Growth in home values slowed to a six month low in November, prompting fears the strong run of Australia’s housing market may be beginning to lose steam. RP Data Rismark’s November capital city home value index edged up by just 0.1 per cent in November, the first time- barring August’s 0.5 per cent growth- it has come in below 1 per cent in half a year. This could be a blessing for first home buyers that have been struggling to force their way into the highly priced and hotly contested market, where house values have risen 8.4 per cent and units by 8.2 per cent so far in 2013.
RP Data research analyst Cameron Kusher believes it looks like the market has hit its peak growth based on historical precedence. The previous two growth cycles, in 2007 and 2009, peaked around 18 or 19 months. The current cycle has reached 19 months and growth now appears to be starting to flatten out.
According to Mr Kusher, interest rates are still low and there will still be some capital growth in the market, however it is not likely to be as strong as it has been over the last few months. RP Data-Rismark found the Melbourne market fell back by a notable 2.1 per cent in November. Brisbane failed to show any movement and values fell by 0.5 per cent in Hobart and 1.3 per cent in Canberra. Rises of 0.9 per cent were recorded in Sydney, Adelaide was up 1.2 per cent, Darwin by 2.8 per cent, and Perth by 2.9 per cent.
Louis Christopher, an analyst from Independent property advisory firm SQM Research, believes it’s too early to make a call on whether or not the market has peaked based on a single month’s data. Mr Christopher says there can be a lot of seasonality in the later spring months, when clearance rates ease and there is a lot of stock on the market.
Real Estate figures
Recapping the RP Data figures first:
RP Data’s monthly house price index edged up just 0.1 per cent in November, the subdued result coming on the back of increases of 1.6 per cent in September and 1.3 per cent in October. Perth recorded the strongest growth in the month, followed by Darwin, Adelaide and Sydney. Dwelling values fell in Melbourne Canberra and Hobart, while remaining flat in Brisbane. Despite the slowdown, the combined values of house prices over the eight capital cities remain 8 per cent higher over the past 12 months.
The Australian Bureau of Statistics says building approvals slipped 1.8 per cent in October, well ahead of the 5 per cent fall tipped by economists. Approvals had jumped 16.9 per cent in September, and are 23.1 per cent up over the year. Also from the ABS, Company profits rose a stronger than expected 3.9 per cent in the third quarter, after nudging up 0.4 per cent in the previous quarter.
The Reserve Bank of Australia offered few surprises in leaving interest rates on hold at 2.5 per cent for another month. In explaining the decision, Governor Glenn Stevens said, among other things, that housing and equity markets have strengthened further over recent months, trends which should in time be supportive of investment.
Amid all the talk of a potential slow down of the Australian property market and its current hot spots Sydney and Melbourne, FNN spoke to Loan Market CEO Sam White to get his view on where the next hot spot for property may be.
"I like South East Queensland as a market, in 2007 the median house price in Queensland was 5 per cent less than the median house price in Sydney, there’s now about 30-35 per cent difference between the two, so I think you’ve got some run up to go in Queensland still. Last cycle it was two years behind Sydney, sort of indicates that maybe next year or year after, it’s probably a sign that things will start to change."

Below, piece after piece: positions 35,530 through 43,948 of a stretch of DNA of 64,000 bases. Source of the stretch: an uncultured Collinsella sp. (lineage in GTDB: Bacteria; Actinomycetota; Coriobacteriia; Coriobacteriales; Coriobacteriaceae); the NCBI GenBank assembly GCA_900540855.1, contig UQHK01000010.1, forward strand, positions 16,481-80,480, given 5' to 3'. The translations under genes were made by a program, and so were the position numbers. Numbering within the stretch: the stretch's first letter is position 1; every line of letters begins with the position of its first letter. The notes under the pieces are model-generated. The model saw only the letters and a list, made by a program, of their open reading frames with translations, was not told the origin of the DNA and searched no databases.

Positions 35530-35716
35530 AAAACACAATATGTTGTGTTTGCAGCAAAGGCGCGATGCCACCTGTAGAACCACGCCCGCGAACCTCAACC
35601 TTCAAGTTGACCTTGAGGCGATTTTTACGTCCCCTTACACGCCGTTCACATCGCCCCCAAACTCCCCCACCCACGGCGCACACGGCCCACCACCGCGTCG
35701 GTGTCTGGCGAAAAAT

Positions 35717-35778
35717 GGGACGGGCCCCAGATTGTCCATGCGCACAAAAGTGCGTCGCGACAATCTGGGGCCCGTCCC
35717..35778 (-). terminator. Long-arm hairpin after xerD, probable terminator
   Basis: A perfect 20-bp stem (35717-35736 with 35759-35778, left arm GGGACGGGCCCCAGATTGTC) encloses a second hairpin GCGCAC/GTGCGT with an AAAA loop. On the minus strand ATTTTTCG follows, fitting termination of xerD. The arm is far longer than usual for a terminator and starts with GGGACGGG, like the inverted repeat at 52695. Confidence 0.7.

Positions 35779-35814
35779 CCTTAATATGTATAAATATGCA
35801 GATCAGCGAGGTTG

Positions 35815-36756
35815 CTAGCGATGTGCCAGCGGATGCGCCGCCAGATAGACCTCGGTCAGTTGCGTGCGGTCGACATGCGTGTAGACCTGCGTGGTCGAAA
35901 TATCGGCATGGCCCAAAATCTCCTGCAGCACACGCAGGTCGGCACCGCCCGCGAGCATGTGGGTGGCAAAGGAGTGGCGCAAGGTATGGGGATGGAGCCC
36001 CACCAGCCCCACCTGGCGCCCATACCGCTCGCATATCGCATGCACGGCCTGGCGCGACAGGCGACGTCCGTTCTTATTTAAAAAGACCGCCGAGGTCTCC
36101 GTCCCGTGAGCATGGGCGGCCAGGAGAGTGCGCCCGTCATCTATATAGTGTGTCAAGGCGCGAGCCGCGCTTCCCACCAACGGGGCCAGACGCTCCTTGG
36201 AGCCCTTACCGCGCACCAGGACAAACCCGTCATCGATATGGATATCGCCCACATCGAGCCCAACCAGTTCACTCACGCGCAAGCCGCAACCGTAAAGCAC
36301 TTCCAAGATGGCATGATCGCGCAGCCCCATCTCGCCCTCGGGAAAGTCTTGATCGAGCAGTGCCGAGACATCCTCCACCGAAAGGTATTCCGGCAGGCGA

Australian auction results
Looking at this week’s auction results across Australian capital cities - Sydney recorded a 80 per cent clearance rate from 483 properties for auction, Melbourne cleared 75 per cent from 747 properties, Brisbane had a 57 per cent clearance rate from 7 properties listed and Adelaide cleared 100 per cent from 1 reported auctions.
Commercial property sector
The latest headlines from the commercial property sector:
Stockland Corporation Limited (ASX:SGP)
has confirmed it is on track to achieve its guidance after making good progress in restructuring the business over the last year.In a statement to the Australian Securities Exchange, Stockland reaffirmed guidance of four per cent to six per cent earnings per security growth in fiscal 2014. The group expects profit to be skewed towards the second half and driven primarily by residential and retirement living settlements.
DEXUS Property Group (ASX:DXS)
this week announced the acquisition of two properties in Queensland for a total price of $128.03 million. The Groups wholesale funds management arm has picked up a shopping centre and an industrial estate. The shopping centre, Beenleigh Marketplace, was acquired for $88.4m and adds to the fund's $2.1 billion retail property portfolio. Fund Manager Graham Pearson says the acquisition progresses the fund's retail strategy of increasing the allocation to centres that have strong non-discretionary expenditure.
Mortgage Choice Limited (ASX:MOC)
has been fined for false advertising, after it wrongly claimed customers had saved an average of $10,000 over five years by refinancing their home loans. ASIC says it has taken exception to television advertisements from 2012 that say customers had saved an average of $10,000 over five years. Rather than representing real savings by customers, the claim was based on calculations relating to a group of 300 refinancing customers over a six month period, according to ASIC.